The United States has been operating under the same Authorization for Use of Military Force for 15 years. Although many politicians have taken issue with that, Sen. Rand Paul, R-Kentucky, has finally produced results: He got a Senate vote on the 2001 and 2002 AUMFs for the first time since passage.
Many view that achievement is nothing short of a milestone for a Constitution-based war powers policy.
The 2001 and 2002 AUMFs resulted in endless war
Three days after 9/11, Congress passed the Authorization for Use of Military Force Against Terrorists. One year later, in preparation for the Iraq War, Congress expanded the President’s war powers by passing the Authorization for Use of Military Force Against Iraq Resolution.
Those two AUMFs have been used as justification for every military intervention since then, including the current war against the terrorists group ISIS in Syria.
It should be clear that authorization cannot be intended to fight terrorist groups not in existence when the authorization was passed. Indeed, the 2001 AUMF was extremely specific in its wording to include only authorization of force against the terrorists responsible for the 9/11 attacks:
IN GENERAL- That the President is authorized to use all necessary and appropriate force against those nations, organizations, or persons he determines planned, authorized, committed, or aided the terrorist attacks that occurred on September 11, 2001, or harbored such organizations or persons, in order to prevent any future acts of international terrorism against the United States by such nations, organizations or persons.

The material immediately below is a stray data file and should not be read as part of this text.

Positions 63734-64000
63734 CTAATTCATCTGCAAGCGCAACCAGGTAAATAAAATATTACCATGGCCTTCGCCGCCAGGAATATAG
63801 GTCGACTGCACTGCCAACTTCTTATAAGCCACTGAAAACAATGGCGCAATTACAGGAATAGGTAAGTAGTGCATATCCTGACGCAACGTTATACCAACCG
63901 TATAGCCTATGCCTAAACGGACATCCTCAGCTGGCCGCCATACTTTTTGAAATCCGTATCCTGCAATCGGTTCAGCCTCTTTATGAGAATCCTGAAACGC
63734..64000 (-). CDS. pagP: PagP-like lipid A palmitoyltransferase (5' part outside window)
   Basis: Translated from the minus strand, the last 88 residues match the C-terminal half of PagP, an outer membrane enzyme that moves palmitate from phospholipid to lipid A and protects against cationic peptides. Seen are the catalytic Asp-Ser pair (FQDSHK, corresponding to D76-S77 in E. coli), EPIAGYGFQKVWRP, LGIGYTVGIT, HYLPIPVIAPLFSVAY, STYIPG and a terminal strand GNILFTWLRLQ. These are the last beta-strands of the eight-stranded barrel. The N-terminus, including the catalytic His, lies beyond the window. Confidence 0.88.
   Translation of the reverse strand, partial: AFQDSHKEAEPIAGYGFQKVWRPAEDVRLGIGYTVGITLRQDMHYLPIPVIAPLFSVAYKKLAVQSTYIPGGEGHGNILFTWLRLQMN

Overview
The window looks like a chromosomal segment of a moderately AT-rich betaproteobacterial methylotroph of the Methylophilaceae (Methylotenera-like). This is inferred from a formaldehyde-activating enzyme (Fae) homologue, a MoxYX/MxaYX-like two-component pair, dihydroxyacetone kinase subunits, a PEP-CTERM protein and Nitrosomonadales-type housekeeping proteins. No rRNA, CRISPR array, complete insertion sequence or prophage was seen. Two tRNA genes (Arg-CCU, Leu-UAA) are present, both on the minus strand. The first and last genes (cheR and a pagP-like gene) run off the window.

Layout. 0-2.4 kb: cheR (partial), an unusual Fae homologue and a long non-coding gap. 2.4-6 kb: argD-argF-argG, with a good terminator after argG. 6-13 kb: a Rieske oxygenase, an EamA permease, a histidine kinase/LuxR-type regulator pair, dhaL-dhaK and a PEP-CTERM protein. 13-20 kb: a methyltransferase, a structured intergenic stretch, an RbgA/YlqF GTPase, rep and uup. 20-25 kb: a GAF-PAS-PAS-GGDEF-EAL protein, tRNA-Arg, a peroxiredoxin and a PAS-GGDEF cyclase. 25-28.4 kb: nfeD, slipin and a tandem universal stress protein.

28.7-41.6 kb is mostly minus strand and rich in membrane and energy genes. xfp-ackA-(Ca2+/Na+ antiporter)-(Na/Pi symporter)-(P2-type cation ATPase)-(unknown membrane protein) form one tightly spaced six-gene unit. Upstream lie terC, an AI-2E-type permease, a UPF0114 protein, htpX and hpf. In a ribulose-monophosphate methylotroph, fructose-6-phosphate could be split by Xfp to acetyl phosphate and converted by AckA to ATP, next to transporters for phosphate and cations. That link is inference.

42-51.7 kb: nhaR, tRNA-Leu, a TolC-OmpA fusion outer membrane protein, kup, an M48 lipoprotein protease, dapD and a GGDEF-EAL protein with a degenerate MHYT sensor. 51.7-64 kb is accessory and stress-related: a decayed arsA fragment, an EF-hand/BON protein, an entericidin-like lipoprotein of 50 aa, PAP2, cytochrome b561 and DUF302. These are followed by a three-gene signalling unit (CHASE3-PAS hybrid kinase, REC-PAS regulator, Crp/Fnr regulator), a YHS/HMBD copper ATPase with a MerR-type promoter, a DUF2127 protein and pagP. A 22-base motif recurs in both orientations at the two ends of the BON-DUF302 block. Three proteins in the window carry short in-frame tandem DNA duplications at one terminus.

The 2002 AUMF was also specific in naming the Iraq as its primary focus.
Nonetheless, those authorizations have been used to send United States troops into in Afghanistan, the Philippines, Georgia, Yemen, Djibouti, Kenya, Ethiopia, Eritrea, Iraq, and Somalia.
That is a clear usurpation of the original powers provided to the president by Congress. And it’s a violation of the spirit of those two authorizations. That’s why a vote to repeal them is so important.
Rand Paul has lead the fight against endless war
Paul has been leading the charge to get a vote on AUMF repeal since he elected to the Senate in 2010. Seven years of hard work finally paid off when granted a vote on Wednesday, September 13.
If the measure passes, it will mark the first blow against endless war in 15 years. The amendment would place a six month sunset on the current AUMF allowing for a debate on Congressional war powers.
Rand Paul explains just how important such a vote would be here:
I urge the senate to adopt my amendment…There will be no real debate on war unless we pass this resolution. I yield back my time. pic.twitter.com/YYsCacN3Ft
— Senator Rand Paul (@RandPaul) September 13, 2017
(Photo of Senator Rand Paul by Gage Skidmore, used with permission.)
UPDATE: Rand Paul’s Amendment Fails
Shortly after this article was published the Senate moved to kill Rand Paul’s amendment to sunset the 2001 and 2002 AUMFs. More to follow.